The right stuff for children with the stars in their eyes.

A look back at a child who loved to look at the stars and grew up to become the first U.S. astronaut to walk in space.

In Wellins’ rhymed narrative, and also Dawson’s views of a wide-eyed child and then man looking up and out in nearly every scene, biographical and technological details take a back seat to expressions of a bright and enduring sense of wonder—so that whether it was his mom or, later, Houston telling White it was time to cut the stargazing and come back inside, he always went “so slow…so slow.” The author ends by underscoring his attachment to family (“Moons and stars / are lovely places, / but not as nice as / children’s faces”), reserving mention of his tragic death in the Apollo 1 fire for the closing historical note. The astronaut and his family are White in the illustrations, but most of the figures placed around him as an adult at NASA and elsewhere are people of color. Readers will have to look elsewhere, in more-developed profiles of the Apollo missions or the late Kathleen Krull’s Fly High, John Glenn, illustrated by Maurizio A.C. Quarello (2020), for instance, for rounded pictures of the early space program’s heroes; White himself comes off here as a cardboard figure, but the main story is really the heights to which his profound fascination with the night sky led. (This book was reviewed digitally with 9-by-18-inch double-page spreads viewed at 85% of actual size.)

The right stuff for children with the stars in their eyes.   (timeline, photographs) (Informational picture book. 6-8)

Pub Date: April 20, 2021

ISBN: 978-0-593-11804-7

Page Count: 32

Publisher: Philomel

Review Posted Online: Feb. 8, 2021

Kirkus Reviews Issue: March 1, 2021


A gleeful game for budding naturalists.

Artfully cropped animal portraits challenge viewers to guess which end they’re seeing.

In what will be a crowd-pleasing and inevitably raucous guessing game, a series of close-up stock photos invite children to call out one of the titular alternatives. A page turn reveals answers and basic facts about each creature backed up by more of the latter in a closing map and table. Some of the posers, like the tail of an okapi or the nose on a proboscis monkey, are easy enough to guess—but the moist nose on a star-nosed mole really does look like an anus, and the false “eyes” on the hind ends of a Cuyaba dwarf frog and a Promethea moth caterpillar will fool many. Better yet, Lavelle saves a kicker for the finale with a glimpse of a small parasitical pearlfish peeking out of a sea cucumber’s rear so that the answer is actually face and butt. “Animal identification can be tricky!” she concludes, noting that many of the features here function as defenses against attack: “In the animal world, sometimes your butt will save your face and your face just might save your butt!” (This book was reviewed digitally.)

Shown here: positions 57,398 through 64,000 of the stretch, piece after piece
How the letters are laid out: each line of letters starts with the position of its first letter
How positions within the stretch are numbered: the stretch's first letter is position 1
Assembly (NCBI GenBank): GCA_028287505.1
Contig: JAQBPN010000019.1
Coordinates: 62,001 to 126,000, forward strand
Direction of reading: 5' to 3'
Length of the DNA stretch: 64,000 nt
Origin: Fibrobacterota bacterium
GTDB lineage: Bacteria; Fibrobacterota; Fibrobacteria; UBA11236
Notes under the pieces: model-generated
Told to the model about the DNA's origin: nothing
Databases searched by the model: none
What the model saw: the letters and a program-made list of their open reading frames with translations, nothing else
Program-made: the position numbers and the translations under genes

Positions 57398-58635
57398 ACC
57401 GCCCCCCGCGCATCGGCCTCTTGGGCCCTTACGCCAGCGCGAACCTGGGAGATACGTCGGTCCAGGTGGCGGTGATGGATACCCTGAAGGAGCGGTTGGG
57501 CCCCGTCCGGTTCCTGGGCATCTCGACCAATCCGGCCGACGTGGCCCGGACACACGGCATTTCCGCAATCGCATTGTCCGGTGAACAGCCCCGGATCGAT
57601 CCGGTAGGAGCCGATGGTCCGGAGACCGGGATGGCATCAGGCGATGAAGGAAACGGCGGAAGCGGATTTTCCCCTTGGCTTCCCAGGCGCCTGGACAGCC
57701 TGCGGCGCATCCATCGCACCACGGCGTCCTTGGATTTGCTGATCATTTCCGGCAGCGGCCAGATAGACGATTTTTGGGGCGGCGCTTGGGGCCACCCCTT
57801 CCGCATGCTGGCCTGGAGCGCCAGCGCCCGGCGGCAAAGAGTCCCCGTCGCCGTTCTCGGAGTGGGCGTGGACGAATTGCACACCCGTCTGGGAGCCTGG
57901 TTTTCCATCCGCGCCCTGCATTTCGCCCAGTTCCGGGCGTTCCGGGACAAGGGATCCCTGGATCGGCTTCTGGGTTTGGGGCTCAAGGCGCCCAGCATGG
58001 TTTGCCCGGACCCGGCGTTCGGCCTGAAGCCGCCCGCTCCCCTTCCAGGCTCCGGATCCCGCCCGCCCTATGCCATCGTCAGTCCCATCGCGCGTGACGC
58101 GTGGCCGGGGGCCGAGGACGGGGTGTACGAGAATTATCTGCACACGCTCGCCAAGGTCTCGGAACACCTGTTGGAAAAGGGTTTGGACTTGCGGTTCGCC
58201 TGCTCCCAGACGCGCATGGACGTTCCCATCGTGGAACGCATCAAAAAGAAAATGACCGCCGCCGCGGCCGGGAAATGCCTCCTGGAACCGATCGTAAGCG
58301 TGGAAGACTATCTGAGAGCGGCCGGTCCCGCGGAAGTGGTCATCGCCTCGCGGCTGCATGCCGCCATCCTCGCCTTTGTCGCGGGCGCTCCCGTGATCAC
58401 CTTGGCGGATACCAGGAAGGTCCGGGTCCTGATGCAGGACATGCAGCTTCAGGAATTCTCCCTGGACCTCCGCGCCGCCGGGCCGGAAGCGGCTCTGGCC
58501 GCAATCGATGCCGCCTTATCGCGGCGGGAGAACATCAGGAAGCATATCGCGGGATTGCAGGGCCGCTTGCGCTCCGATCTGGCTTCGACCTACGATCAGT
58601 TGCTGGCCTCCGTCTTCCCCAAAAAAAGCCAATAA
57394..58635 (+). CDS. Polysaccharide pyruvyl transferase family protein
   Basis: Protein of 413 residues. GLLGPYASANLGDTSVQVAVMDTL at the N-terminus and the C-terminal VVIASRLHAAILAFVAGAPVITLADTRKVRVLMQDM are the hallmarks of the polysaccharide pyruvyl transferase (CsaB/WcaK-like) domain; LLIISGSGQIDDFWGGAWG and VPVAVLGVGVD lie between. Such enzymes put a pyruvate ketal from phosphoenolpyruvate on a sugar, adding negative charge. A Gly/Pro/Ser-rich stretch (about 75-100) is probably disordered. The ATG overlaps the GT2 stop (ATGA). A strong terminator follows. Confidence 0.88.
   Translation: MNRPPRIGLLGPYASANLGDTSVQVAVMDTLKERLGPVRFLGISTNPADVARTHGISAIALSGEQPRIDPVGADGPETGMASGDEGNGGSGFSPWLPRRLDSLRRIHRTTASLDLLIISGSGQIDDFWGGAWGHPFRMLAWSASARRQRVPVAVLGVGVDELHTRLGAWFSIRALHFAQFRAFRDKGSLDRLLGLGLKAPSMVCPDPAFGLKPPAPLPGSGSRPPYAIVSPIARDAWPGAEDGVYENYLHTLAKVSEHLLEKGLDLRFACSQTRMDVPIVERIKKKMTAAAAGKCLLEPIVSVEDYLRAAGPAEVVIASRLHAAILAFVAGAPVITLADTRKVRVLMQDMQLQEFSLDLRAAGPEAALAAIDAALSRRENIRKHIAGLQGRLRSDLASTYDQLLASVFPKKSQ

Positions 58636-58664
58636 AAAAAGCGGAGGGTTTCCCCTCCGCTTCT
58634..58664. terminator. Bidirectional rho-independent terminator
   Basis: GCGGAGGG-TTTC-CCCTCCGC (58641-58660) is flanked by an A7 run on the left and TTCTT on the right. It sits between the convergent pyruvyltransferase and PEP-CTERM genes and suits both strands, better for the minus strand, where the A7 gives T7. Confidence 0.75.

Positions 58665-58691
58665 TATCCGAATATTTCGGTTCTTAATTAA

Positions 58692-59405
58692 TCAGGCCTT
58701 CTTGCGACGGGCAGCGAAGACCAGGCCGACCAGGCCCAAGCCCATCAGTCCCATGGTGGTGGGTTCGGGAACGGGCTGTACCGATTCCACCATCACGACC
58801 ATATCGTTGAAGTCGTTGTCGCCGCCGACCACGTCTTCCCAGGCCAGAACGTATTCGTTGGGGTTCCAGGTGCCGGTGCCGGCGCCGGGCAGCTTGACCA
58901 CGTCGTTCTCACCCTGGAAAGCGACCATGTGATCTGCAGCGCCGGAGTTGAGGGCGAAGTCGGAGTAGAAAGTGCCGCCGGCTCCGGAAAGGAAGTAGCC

A gleeful game for budding naturalists. (author’s note) (Informational picture book. 6-8)

Pub Date: July 11, 2023

ISBN: 9781728271170

Page Count: 40

Publisher: Sourcebooks eXplore

Review Posted Online: May 9, 2023

Kirkus Reviews Issue: June 1, 2023


Blandly inspirational fare made to evoke equally shrink-wrapped responses.

An NBA star pays tribute to the influence of his grandfather.

In the same vein as his Long Shot (2009), illustrated by Frank Morrison, this latest from Paul prioritizes values and character: “My granddad Papa Chilly had dreams that came true,” he writes, “so maybe if I listen and watch him, / mine will too.” So it is that the wide-eyed Black child in the simply drawn illustrations rises early to get to the playground hoops before anyone else, watches his elder working hard and respecting others, hears him cheering along with the rest of the family from the stands during games, and recalls in a prose afterword that his grandfather wasn’t one to lecture but taught by example. Paul mentions in both the text and the backmatter that Papa Chilly was the first African American to own a service station in North Carolina (his presumed dream) but not that he was killed in a robbery, which has the effect of keeping the overall tone positive and the instructional content one-dimensional. Figures in the pictures are mostly dark-skinned. (This book was reviewed digitally.)

Blandly inspirational fare made to evoke equally shrink-wrapped responses. (Picture book. 6-8)

Pub Date: Jan. 10, 2023

ISBN: 978-1-250-81003-8

Page Count: 32

Publisher: Roaring Brook Press

Review Posted Online: Sept. 27, 2022

Kirkus Reviews Issue: Oct. 15, 2022

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